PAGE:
You are on page 1of 5

African Journal of Plant Science Vol. 5(1), pp. 52-56, January 2011 Available online at http://www.academicjournals.

org/AJPS ISSN 1996-0824 2011 Academic Journals

Full Length Research Paper

Salt effects on seed germination and seedling emergence of two Acacia species
Akram Kiani Abari1* Mohammad Hosseini Nasr2 Mohammad Hojjati2 and Dariush Bayat3
1 2

Department of Forestry, Faculty of Natural Resources, Mazandaran University, Sari city, Mazandaran province, Iran. Department of Forestry, Faculty of Natural Resources, Sari Agricultural Science and Natural Resources University, Sari, Iran. 3 Caspian forest tree center, Mahmoud Abad city, Mazandaran province, Iran.
Accepted 9 June, 2010

Germination is the first stage in plant life cycle confronted with soil salinity and because of expanded saline areas around the world it is important to determine salt effects on this stage. In this study, we report an in vitro procedure for studying germination of Acacia spp. under salt stress with different NaCl and KCl concentrations. Seeds of Acacia tortilis (Forssk.) Hayne and Acacia oerfota (Forssk) Schweinf after subjected to sulphuric acid and boiling water, were grown in L2 medium under eight salinity levels (0, 50, 100, 150, 200, 250 and 300 mM) in a complete randomized design under laboratory conditions. Germination of both species decreased by increasing salinity. Both Acacia species showed higher tolerance to increased level of NaCl than to KCl. Key words: In vitro culture, Acacia spp., NaCl, KCl, germination percentage, germination speed. INTRODUCTION Soil salinity is a major factor limiting plant productivity, affecting about 95 million hectares world wide (Szabolcs, 1994). Saline soils contain sufficient soluble salts to suppress plant growth through a series of interacting factors such as osmotic potential effect, ion toxicity and antagonism, which induce nutrient imbalances (Neumann, 1995). Saboora et al. (2006) warned that there was a dangerous trend of a 10% per year increase in saline areas throughout the world. Salinity imposes serious environmental problems that affect grassland cover and the availability of animal feed in arid and semiarid regions (El-kharbotly et al., 2003). Salt stress undesirably affects plant growth and productivity during all developmental stages. Aslam (2006) pointed out that tree planting is the cheapest and most simple natural biological approach to controlling salinity. Yeo and flowers (1980) also mentioned that utilization of halophytic plants in pasture and fodder production in saline soils is the only economic solution presently available. Laboratory investigations indicate that halophytes have adapted to saline habitats by their ability to adjust osmotically to increasing salinity levels (Clipson et al., 1985). Acacia is a pantropical and subtropical genus abundant throughout Australia, Asia, Africa and the Americas. Acacia species thrive in a diverse range of habitat and environments. Many species are well adapted to the semi-arid and savannah regions but others survive inmoist forest and riverine areas, tolerating both high pH and waterlogged soils Benninson and Paterson, 1993). With such diversity, Acacia has considerable potential in a range of livestock and agroforestry systems. Acacia trees offer other benefits such as fodder and shade for livestock improve soil fertility through nitrogen fixation and the production of leaf litter and also stabilize soils (Benninson and Paterson, 1993). Acacia species also provide edible fruits and seeds, gum Arabic and timber for fuel, construction and fencing (Benninson and Paterson, 1993). Field and full-scale laboratory trials to determine the salinity tolerance of plants at the germination and early seedling growth stages generally take a considerable time and require large labor and resource inputs. Therefore, there has been interest in developing screening methods that save time and require minimum inputs (Chhipa and Lal, 1995). This study was carried out to assess and compare the salt tolerance of two Acacia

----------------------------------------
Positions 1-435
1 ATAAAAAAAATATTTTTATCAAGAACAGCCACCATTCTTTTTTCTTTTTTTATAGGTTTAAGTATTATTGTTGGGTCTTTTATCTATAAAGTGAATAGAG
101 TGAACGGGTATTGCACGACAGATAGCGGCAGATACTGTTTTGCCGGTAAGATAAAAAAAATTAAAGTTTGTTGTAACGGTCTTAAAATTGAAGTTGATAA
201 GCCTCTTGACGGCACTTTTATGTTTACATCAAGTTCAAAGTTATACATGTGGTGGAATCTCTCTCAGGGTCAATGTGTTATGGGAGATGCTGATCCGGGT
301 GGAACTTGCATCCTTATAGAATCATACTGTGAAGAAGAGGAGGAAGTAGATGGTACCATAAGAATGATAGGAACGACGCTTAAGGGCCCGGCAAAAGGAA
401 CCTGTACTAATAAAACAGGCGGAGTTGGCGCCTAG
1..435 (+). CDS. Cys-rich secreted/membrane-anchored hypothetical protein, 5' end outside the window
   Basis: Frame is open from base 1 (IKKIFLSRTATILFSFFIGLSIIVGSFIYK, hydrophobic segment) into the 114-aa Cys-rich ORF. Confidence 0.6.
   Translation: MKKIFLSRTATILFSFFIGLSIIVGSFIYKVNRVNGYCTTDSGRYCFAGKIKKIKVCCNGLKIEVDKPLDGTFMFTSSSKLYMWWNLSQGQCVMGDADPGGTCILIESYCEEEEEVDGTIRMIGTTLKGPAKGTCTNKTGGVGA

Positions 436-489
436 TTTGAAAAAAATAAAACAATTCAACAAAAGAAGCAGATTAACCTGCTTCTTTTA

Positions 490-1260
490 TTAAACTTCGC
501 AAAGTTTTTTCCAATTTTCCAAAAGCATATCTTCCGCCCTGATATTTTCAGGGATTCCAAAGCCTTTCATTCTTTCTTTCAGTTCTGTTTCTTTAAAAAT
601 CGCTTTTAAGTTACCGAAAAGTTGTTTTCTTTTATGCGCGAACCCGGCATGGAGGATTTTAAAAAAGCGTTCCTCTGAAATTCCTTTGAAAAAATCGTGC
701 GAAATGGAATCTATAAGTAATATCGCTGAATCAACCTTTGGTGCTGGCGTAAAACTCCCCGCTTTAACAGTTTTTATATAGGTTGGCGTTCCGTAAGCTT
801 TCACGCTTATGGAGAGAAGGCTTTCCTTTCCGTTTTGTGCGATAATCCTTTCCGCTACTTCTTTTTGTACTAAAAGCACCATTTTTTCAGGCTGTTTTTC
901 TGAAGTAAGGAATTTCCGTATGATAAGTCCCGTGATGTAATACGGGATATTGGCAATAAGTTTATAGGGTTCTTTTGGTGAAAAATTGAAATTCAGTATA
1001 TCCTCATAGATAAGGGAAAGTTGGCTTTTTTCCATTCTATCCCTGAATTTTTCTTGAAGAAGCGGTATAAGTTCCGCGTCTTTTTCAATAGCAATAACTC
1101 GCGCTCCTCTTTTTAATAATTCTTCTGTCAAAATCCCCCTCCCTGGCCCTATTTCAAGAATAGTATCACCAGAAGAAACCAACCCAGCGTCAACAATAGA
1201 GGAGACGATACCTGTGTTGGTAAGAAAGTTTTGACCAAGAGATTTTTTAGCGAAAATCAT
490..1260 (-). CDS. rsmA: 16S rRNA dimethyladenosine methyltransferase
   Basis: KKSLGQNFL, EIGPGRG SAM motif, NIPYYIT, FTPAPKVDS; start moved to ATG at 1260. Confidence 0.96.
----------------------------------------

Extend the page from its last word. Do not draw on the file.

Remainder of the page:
*Corresponding author. E-mail: akramkiani25@yahoo.com.

Abari et al.

53

Table 1. Results of 2-way analysis of variance (ANOVA) of species, salinity, concentration and their interaction for the germination parameters. All of figures are significant at p < 0.01.

test at p

0.05.

RESULTS Plant growth inhibition is a common response to salinity and plant growth is one of the most important agricultural indices of salt stress tolerance (Al-Thabet et al., 2004). Increasing salinity concentration in germination media often causes osmotic and/or specific toxicity which may reduce or retard germination percentage. The results of this study show that NaCl and KCl salt stress, decreased germination percentage and speed in A. oerfota and A. tortilis. The germination percentage in these species for NaCl and KCl stopped at 350 and 300 Mm and 300 and 150 Mm, respectively. The results of ANOVA manifested that germination speed and germination percentage of these Acacia species were significantly affected by type and concentration of salts (p < 0.01) (Table 1). However, A. oerfota shows less reduction in germination percentage and speed in response to salt stress for both salts than A. tortilis. As the figures 1 to 4 shows, the tolerance of A. oerfota against NaCl is higher than for KCl. In this species, the germination percentage was relatively high compaired to A. tortilis even at concentration of 250 mM and 300 mM for KCl and NaCl, respect-tively (Figures 1 and 2). For A. tortilis, as we shows, the tolerance against to KCl was poor and ceased at 150 mM (Figure 3) but tolerance for NaCl was higher and stopped in 300 mM (Figure 4). For A. oerfota decreases in germination is linear and decreased as the salt level increased (Figures 1 and 2), but for A. tortilis it is irregular, especially for KCl which slump at the second highest concentration and then increased slightly at the third highest concentration and finally stopped in forth (200 mM) concentration. It shows that this species is sensitive to KCl in germination stage. DISCUSSION